‘Jeopardy!’ Contestants Get to Rehearse Games and It’s ‘Super Fun’

Jeopardy! contestants get to warm up before they tape an episode of the classic game show. Familiarizing themselves with the flow of gameplay and the buzzers is crucial. During a real game, players have to be at ease, ready to get tested on their trivia knowledge.

To get there they have to get used to a lot of stuff they don’t experience watching the award-winning game show at home. There’s the bright lights of the set, the added pressure of the studio audience, the game board, and, of course, Alex Trebek.

Alex Trebek stands at podium on 'Jeopardy!' Season 28
Alex Trebek on Jeopardy! | Frederick M. Brown/Getty Images

Plus, there’s the thought of millions of people seeing the show on TV. Keep reading to learn what a Jeopardy! champion has to say about rehearsing for the game show and why it might just be more fun than the actual game. 

‘Jeopardy!’ tapes 46 days a year

Episodes of the syndicated game show tape 46 days a year. In one day, five episodes of Jeopardy! are taped. Part of Trebek’s pre-show routine means he arrives at the show’s studio in Culver City, California, in the early hours of the morning. He familiarizes himself with the clues and categories he will present to contestants throughout the day. Outfit changes for him and the players give the illusion the show is being taped on different days. 

As for the trivia that fills the game board, that responsibility falls on the show’s team of writers. They come up with more than 14,000 clues in one season. And they have extras on standby in case they need to swap one out at the last minute. 

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Julia Collins says practice games ‘build confidence’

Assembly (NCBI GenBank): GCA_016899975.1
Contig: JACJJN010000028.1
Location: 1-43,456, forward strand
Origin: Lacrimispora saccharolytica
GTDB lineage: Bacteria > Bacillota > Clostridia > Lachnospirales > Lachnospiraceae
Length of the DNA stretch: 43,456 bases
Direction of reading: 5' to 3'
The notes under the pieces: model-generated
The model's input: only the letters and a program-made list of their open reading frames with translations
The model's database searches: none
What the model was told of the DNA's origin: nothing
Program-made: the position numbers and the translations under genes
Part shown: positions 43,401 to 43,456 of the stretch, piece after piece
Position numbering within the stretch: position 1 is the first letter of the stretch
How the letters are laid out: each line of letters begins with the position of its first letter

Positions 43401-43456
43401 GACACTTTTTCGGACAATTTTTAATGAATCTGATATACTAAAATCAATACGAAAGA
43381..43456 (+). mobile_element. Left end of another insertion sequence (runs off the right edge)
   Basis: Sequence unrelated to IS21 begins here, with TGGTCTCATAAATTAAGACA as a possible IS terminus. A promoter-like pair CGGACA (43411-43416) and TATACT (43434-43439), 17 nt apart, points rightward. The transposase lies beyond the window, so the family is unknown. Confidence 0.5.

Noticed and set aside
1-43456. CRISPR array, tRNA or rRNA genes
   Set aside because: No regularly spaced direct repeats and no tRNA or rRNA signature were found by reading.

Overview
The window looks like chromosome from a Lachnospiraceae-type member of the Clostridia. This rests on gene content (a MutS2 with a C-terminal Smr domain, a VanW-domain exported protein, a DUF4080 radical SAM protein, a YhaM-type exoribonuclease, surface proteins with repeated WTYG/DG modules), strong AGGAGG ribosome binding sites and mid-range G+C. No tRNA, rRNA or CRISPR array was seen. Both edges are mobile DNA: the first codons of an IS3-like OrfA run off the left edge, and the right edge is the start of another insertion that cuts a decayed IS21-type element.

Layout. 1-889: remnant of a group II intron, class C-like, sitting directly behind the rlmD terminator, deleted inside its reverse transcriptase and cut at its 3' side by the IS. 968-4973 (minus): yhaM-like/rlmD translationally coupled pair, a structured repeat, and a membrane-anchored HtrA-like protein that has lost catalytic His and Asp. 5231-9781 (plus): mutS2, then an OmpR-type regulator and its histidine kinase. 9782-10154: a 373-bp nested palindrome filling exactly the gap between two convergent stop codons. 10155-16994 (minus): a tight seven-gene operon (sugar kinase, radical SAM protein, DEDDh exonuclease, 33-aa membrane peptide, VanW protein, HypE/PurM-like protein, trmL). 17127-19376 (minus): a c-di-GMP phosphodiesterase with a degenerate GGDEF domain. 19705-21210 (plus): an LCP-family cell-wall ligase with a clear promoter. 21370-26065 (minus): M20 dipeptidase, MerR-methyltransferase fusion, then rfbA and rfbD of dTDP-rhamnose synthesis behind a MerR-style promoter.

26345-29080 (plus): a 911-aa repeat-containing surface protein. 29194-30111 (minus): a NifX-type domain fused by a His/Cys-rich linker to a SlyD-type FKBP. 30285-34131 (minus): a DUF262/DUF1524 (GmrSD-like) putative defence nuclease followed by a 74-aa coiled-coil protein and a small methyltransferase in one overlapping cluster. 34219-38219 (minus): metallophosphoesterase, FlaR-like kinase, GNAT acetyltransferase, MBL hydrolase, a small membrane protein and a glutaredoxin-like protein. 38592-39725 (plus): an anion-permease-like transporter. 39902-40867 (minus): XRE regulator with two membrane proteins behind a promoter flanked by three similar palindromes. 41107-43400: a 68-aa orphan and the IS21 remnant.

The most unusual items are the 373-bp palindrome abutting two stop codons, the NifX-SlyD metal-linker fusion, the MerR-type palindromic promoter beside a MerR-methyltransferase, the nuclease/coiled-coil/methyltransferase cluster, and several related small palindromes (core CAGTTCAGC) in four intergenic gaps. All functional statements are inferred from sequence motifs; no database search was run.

When contestants arrive at the studio where Jeopardy! is taped, they’ve already made it through a lengthy audition process. Before they stand behind a podium with Trebek quizzing them, contestants get to practice. According to Jeopardy! champion Julia Collins, the practice games are one of the best parts of being a contestant. 

In a 2014 interview with HuffPost TV, the 20-time winner shared how players do indeed get to rehearse before they tape an episode. Designed to give the contestants a boost before they play a real game, the practice games mean no head-scratching clues.  

“The practice games are super fun because they’re easy so they really build your confidence,” Collins said. 

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She continued, saying it’s then players learn the mechanics of the game. 

“You get to write your name on the screen, get the buzzer and get the rhythm and feel for everything,” she added. 

For her, the practice games are enjoyable. 

“I thought that was a really, really fun part of the show. You get a feeling for what happens and what it feels like to be up there,” she said. 

Coming up with interesting facts about yourself is the ‘hardest thing’ 

Game shows are all about having fun but that doesn’t mean they aren’t challenging. And not in the ways one might expect. Apart from studying up on facts, Jeopardy! contestants have to come prepared with entertaining anecdotes about themselves.

According to Collins, the task is the most difficult thing about the show. She told HuffPost TV a Jeopardy! contestant coordinator always reminded her “to think of more stories.”

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